The castle was built during the harrying of the north. The Pickering Castle also contained the motte and the bailey. The motte was situated in the center while the bailey had two palisades, inner and outer. At the core of the castle, the keep was constructed and had a clear view of the area. As time flew, the curtain walls and the keep were rebuilt with stones, and they still exist today.  The purpose of the Pickering castle was to secure the kingdom from the Scottish soldiers who tried to capture North Umbria.

The Norman Castle

The Norman castle was built after William visited the Pevensey bay. He sheltered at the keep and was present when the castle was being constructed. All the castles had been built purposely to intimidate the English people from rebellion; the Norman was also based on that reason. The castle was used as a hiding place for the soldiers and was also used as a store for all the types of equipment of the soldiers. A permanent castle was built at this location by the Romans but was later besieged when William received rebellion from inhabitants. The castle was later surrendered due to lack of enough food for the locals in the area.

William used his aristocratic status to impose and reign in England. Through his troops, he used to visit a new territory and camp there building a castle in order to remain relevant as their leader. The castles acted as his form of power. Although he had very little soldiers, he used to travel with them whenever he relocated. This tactic helped maintain his supremacy among the people of England. The aristocratic character from the reigning king made the English people submit, although they could plot rebellious acts that were subdued by the supremacy of the king. To be more logical and maintain power, William introduced taxes to the natives. The taxes were some of the tactics used to maintain the supremacy of the castles and impose the fear of his authority by the people.

The Normans, through their king William, ensured that there was adequate land for the structure of the castles. As a result, most of the original English people ended up in poverty, and they only had to submit to the reign to be more efficient in society. The rebellious group would end up being killed, and their valuables were taken away by the king. Solders of the king were enforcing his power to the people hence making it hard for the people to remain rebellious to the throne. Additionally, all the buildings acted as a refuge and home of the soldiers (Liddiard, 2003). Although the builders played the vital role of constructing the castles, they were not allowed to stay in the building and therefore ended up in poverty in their own ancestral land. In the long run, due to the extreme poverty, the natives were aligned to work for the king having less freedom as a people. William ensured that all the English people not only respected him but also feared him. He also ensured that the castles being constructed were respected and neglected by the people who were supposed to remain loyal to the throne.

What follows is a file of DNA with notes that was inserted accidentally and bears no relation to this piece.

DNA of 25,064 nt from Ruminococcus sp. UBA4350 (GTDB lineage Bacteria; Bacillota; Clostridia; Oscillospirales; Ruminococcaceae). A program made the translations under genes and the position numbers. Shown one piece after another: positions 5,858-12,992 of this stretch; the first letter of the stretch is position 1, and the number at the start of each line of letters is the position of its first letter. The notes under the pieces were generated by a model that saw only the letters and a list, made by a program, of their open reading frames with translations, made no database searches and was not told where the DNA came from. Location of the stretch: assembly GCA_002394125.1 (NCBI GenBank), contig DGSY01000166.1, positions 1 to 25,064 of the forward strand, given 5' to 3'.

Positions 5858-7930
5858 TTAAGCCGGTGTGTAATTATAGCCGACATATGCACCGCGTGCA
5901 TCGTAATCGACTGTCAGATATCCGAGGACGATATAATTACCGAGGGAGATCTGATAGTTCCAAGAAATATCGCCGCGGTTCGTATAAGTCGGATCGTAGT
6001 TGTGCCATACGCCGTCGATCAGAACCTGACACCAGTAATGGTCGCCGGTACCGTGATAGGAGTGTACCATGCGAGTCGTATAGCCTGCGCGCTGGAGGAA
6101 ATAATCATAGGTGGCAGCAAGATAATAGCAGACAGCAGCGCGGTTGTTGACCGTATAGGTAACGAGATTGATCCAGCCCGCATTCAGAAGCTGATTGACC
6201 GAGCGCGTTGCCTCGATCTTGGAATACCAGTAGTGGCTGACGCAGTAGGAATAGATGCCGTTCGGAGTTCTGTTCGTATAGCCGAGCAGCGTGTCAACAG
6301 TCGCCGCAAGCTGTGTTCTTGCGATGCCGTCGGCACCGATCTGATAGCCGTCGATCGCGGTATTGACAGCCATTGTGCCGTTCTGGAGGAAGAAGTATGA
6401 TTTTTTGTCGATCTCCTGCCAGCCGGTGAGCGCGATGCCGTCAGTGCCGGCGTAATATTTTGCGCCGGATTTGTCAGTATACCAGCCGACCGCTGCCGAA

The castles were uniquely designed with the Romanesque design and were vital in the Williams reign. The structure of the castles made it more efficient for defensive purposes. The walls were constructed in such a manner that the arrows would not easily penetrate in the events of the war. Nevertheless, the castles would, at times, face a siege, and the whole structure would be somehow destroyed if the enemies had more arrows. In times of such sieges, the keep would act as a refuge for the soldiers. The interior design was so unique that it was easy to corner an enemy if they decided to take the castle into hostage. Moreover, the keep monitored all the actions and moves of the enemy and was used as a tower that signified the solders of their next move during the attacks.

References

Fernie, E. (2002). The Architecture of Norman England. Oxford University Press, USA.

Heslop, T. A. (1991). Orford Castle, nostalgia, and sophisticated living. Architectural History34, 36-58.

Liddiard, R. (Ed.). (2003). Anglo-Norman Castles. Boydell Press.

Morris, R. K. (2016). The Architecture of Arthurian Enthusiasm: Castle Symbolism in the Reigns of Edward I and his Successors1. Late Medieval Castles, 349.